UNH College of Liberal Arts

UNH Pulitzer Prize-winning Poet Wins Lindberg Honor

By Erika Mantz
UNH News Bureau

April 15, 2002

DURHAM, N.H. Charles Simic, distinguished professor of English at the University of New Hampshire for nearly 30 years, has won the annual Lindberg Award for his achievements as both an outstanding scholar and teacher in the College of Liberal Arts.

Following tradition, Robert Mair, professor of psychology at UNH, will present his address, "The Origin of Memory: Insights from Amnesia," at the annual Lindberg ceremony Monday, April 22. Mair was the 2001 recipient of the Lindberg Award for his achievements as an outstanding scholar and teacher in the College of Liberal Arts. A reception in room 112 of Murkland Hall will begin at 3 p.m., followed by the address at 3:30 p.m. in Murkland 110. Both the reception and address are free and open to the public.

"Professor Simic's accomplishments have been extraordinary," says Marilyn Hoskin, dean of the college. "He represents the finest traditions of creative activity and dedicated teaching, and we thank him for his contributions to the intellectual life of our community."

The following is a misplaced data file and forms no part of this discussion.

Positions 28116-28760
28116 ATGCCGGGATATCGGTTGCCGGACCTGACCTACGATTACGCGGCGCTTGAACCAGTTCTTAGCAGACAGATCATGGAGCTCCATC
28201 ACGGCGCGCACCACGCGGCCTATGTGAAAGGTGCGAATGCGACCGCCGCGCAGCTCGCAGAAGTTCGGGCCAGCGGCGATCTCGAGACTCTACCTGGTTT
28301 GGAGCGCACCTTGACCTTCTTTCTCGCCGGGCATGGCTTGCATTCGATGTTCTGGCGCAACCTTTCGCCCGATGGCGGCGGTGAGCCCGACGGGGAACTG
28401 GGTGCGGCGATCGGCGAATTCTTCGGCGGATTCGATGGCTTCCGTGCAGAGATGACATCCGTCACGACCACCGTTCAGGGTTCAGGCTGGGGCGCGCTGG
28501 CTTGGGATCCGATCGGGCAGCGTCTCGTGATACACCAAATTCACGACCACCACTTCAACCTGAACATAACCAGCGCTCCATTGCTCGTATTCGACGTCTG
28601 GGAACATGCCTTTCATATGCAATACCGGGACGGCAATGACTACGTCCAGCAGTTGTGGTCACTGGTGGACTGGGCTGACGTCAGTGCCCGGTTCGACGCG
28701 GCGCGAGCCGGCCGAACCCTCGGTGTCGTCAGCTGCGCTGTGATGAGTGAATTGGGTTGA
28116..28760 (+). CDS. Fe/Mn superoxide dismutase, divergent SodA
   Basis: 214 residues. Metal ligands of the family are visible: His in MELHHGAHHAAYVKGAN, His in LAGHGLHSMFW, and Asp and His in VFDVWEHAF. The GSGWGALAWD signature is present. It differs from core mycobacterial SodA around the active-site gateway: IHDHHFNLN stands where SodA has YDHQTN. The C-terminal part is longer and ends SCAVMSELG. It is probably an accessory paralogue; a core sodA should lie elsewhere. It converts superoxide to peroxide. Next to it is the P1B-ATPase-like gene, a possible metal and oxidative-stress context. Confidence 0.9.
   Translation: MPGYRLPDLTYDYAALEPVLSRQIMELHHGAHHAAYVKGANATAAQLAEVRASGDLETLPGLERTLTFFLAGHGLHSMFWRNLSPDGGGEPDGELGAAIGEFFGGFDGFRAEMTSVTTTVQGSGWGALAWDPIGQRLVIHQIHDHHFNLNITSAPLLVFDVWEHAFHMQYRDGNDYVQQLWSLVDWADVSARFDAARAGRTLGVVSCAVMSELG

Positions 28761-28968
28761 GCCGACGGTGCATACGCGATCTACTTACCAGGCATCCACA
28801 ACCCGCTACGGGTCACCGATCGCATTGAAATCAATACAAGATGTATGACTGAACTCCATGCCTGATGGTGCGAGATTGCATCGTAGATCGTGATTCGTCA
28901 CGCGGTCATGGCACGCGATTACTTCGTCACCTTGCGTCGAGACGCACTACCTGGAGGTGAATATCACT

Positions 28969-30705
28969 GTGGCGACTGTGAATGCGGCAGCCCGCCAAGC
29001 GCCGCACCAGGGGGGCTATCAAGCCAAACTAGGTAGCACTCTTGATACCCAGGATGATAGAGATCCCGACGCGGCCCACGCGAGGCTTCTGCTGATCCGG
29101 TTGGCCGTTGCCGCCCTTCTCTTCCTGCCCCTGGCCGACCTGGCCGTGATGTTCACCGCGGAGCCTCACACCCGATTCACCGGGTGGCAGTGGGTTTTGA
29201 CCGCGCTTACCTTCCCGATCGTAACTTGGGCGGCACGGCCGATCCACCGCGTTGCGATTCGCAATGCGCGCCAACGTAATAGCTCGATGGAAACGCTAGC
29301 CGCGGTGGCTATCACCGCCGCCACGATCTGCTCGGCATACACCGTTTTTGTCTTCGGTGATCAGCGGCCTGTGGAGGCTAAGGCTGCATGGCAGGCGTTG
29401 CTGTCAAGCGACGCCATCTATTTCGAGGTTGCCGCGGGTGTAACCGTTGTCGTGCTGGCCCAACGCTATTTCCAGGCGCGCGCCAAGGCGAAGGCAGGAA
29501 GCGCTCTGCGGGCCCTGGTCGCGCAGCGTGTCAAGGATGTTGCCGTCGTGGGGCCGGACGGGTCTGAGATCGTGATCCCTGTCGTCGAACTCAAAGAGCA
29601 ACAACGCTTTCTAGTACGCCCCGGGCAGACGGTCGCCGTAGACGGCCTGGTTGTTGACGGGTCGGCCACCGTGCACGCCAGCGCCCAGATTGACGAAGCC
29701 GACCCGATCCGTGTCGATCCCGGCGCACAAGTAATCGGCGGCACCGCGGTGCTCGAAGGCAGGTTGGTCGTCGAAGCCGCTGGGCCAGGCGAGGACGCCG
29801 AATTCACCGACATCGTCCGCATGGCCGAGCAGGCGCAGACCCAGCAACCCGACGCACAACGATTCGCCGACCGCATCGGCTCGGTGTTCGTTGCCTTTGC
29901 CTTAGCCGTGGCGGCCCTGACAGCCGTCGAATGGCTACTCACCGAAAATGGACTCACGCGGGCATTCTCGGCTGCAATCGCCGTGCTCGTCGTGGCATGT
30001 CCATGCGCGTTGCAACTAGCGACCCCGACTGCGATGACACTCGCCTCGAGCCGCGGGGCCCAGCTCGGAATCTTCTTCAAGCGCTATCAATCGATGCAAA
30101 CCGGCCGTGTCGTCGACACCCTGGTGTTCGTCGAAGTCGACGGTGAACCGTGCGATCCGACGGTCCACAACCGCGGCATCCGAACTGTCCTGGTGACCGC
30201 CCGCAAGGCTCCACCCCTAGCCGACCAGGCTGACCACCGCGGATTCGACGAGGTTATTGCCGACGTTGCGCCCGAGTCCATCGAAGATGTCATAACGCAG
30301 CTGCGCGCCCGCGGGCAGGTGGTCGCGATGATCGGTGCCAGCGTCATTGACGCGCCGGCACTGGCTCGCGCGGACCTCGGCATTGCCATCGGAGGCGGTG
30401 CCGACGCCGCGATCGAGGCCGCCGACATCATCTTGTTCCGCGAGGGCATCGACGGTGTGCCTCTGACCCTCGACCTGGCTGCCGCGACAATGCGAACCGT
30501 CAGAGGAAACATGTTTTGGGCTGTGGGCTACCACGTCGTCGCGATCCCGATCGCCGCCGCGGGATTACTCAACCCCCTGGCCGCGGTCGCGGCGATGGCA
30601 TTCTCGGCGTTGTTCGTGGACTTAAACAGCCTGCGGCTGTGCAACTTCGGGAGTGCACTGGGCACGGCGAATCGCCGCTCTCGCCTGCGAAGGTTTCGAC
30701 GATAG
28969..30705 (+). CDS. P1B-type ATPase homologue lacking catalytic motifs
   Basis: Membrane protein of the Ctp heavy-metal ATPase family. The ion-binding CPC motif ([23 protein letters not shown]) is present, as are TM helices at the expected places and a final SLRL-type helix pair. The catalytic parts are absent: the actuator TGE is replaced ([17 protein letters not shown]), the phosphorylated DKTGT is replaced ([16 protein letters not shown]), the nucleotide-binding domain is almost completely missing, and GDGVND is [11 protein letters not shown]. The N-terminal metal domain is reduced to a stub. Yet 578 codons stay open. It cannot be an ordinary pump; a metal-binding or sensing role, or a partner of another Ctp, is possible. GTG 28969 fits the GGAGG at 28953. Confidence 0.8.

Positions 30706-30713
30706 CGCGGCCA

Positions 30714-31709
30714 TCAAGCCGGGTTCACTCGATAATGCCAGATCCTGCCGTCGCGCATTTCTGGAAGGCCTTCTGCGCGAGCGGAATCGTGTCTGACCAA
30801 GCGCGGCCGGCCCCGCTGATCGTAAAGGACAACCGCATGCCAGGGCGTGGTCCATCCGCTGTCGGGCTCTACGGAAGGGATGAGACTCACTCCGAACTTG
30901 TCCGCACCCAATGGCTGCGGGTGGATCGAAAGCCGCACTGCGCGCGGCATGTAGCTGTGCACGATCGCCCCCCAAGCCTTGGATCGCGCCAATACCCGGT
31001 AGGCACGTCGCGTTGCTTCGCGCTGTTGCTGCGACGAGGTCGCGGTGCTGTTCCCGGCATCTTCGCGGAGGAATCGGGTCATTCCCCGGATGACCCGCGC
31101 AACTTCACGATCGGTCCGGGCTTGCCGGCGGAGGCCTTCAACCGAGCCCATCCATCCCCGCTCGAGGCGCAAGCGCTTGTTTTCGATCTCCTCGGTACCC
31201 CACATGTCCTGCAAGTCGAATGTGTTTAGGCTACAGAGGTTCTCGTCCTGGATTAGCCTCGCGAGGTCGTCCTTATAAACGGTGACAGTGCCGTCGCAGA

Simic has published more than 20 volumes of poetry, three collections of poems, five books of essays and memoirs, a critical study of the artist Joseph Cornell, and 13 works of translation. In addition, he has contributed hundreds of poems and essays to the most widely read literary journals in the country, including The New Yorker, The Atlantic, The Paris Review, The London Book Review of Books, Harpers and The New Republic. His work has brought him an impressive list of national awards, most notably a MacArthur Fellowship, the Pulitzer Prize, the American Academy of Poets Edgar Allen Poe Award, the PEN prize for translation, two grants form the National Endowment for the Arts, a Guggenheim Fellowship and the Academy of American Poets Fellowship for Distinguished Poetic Achievement.

"Given Professor Simic's astonishing record of publication, one might worry that such productivity had taken a toll on his teaching," says Michael DePorte, chair of UNH's English department. "Nothing could be farther from the truth. During Simic's nearly 30 years at UNH he has been a dedicated, memorably vivid teacher, who, to quote a young poet in one of his workshops, 'opens up new worlds to the students.'"

Janet Aikens, UNH professor of English, notes that "in the spirit of Gary's (Lindberg) combined scholarship and teaching, Simic enables UNH students to discover for themselves why it is that literature, and poetry in particular, is of vital importance to our world today."

The annual Lindberg Award was established by the College of Liberal Arts in 1986 in memory of Professor Gary Lindberg of the Department of English. Professor Lindberg was an exceptional scholar and outstanding teacher whose dedication and service to UNH as well as the wider community exemplified the highest academic standards and ideals.

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